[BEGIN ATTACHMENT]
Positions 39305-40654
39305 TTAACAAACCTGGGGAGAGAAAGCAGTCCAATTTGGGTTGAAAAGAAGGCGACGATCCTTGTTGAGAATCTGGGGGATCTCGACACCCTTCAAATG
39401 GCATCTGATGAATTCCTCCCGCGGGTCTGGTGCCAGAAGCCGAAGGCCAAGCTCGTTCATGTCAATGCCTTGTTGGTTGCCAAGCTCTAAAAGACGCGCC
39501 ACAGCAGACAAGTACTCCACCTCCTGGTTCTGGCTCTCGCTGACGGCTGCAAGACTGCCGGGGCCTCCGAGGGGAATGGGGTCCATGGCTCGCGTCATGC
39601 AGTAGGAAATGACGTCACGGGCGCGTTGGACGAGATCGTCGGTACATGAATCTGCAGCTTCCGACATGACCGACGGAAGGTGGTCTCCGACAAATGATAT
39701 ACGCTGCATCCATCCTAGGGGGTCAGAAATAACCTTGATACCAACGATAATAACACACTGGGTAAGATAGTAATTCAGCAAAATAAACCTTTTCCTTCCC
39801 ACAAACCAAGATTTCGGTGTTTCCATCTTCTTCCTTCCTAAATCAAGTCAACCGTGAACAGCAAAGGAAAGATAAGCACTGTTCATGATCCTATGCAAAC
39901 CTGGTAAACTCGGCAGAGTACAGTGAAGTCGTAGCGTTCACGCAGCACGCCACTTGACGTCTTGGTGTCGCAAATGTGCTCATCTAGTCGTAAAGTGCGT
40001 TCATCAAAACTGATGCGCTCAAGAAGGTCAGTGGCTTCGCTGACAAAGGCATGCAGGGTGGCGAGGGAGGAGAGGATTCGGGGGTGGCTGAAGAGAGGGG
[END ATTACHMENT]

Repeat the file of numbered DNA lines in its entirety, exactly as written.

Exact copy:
Positions 39305-40654
39305 TTAACAAACCTGGGGAGAGAAAGCAGTCCAATTTGGGTTGAAAAGAAGGCGACGATCCTTGTTGAGAATCTGGGGGATCTCGACACCCTTCAAATG
39401 GCATCTGATGAATTCCTCCCGCGGGTCTGGTGCCAGAAGCCGAAGGCCAAGCTCGTTCATGTCAATGCCTTGTTGGTTGCCAAGCTCTAAAAGACGCGCC
39501 ACAGCAGACAAGTACTCCACCTCCTGGTTCTGGCTCTCGCTGACGGCTGCAAGACTGCCGGGGCCTCCGAGGGGAATGGGGTCCATGGCTCGCGTCATGC
39601 AGTAGGAAATGACGTCACGGGCGCGTTGGACGAGATCGTCGGTACATGAATCTGCAGCTTCCGACATGACCGACGGAAGGTGGTCTCCGACAAATGATAT
39701 ACGCTGCATCCATCCTAGGGGGTCAGAAATAACCTTGATACCAACGATAATAACACACTGGGTAAGATAGTAATTCAGCAAAATAAACCTTTTCCTTCCC
39801 ACAAACCAAGATTTCGGTGTTTCCATCTTCTTCCTTCCTAAATCAAGTCAACCGTGAACAGCAAAGGAAAGATAAGCACTGTTCATGATCCTATGCAAAC
39901 CTGGTAAACTCGGCAGAGTACAGTGAAGTCGTAGCGTTCACGCAGCACGCCACTTGACGTCTTGGTGTCGCAAATGTGCTCATCTAGTCGTAAAGTGCGT
40001 TCATCAAAACTGATGCGCTCAAGAAGGTCAGTGGCTTCGCTGACAAAGGCATGCAGGGTGGCGAGGGAGGAGAGGATTCGGGGGTGGCTGAAGAGAGGGG